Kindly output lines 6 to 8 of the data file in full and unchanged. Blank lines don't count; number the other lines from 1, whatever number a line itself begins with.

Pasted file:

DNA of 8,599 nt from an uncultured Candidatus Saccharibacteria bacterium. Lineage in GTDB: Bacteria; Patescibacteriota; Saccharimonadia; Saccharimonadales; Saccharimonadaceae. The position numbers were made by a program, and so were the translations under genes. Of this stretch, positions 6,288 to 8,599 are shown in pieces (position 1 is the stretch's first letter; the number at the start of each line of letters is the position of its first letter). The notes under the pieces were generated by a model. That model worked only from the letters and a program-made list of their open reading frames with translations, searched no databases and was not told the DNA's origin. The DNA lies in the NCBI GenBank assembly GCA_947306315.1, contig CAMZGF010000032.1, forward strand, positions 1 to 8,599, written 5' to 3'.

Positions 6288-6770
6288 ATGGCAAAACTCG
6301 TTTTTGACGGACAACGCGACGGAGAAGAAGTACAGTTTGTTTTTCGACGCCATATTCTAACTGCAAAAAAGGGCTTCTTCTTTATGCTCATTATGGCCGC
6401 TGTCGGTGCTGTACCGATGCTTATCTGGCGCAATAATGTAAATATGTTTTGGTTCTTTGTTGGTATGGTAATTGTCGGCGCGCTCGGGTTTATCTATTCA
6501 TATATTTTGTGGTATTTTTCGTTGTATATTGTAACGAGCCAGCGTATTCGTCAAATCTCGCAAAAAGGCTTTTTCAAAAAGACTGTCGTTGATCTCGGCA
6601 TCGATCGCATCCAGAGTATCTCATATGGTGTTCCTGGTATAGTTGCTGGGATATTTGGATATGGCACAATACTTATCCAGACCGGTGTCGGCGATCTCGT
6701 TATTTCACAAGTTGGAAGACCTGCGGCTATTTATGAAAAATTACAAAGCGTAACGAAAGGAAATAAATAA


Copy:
6501 TATATTTTGTGGTATTTTTCGTTGTATATTGTAACGAGCCAGCGTATTCGTCAAATCTCGCAAAAAGGCTTTTTCAAAAAGACTGTCGTTGATCTCGGCA
6601 TCGATCGCATCCAGAGTATCTCATATGGTGTTCCTGGTATAGTTGCTGGGATATTTGGATATGGCACAATACTTATCCAGACCGGTGTCGGCGATCTCGT
6701 TATTTCACAAGTTGGAAGACCTGCGGCTATTTATGAAAAATTACAAAGCGTAACGAAAGGAAATAAATAA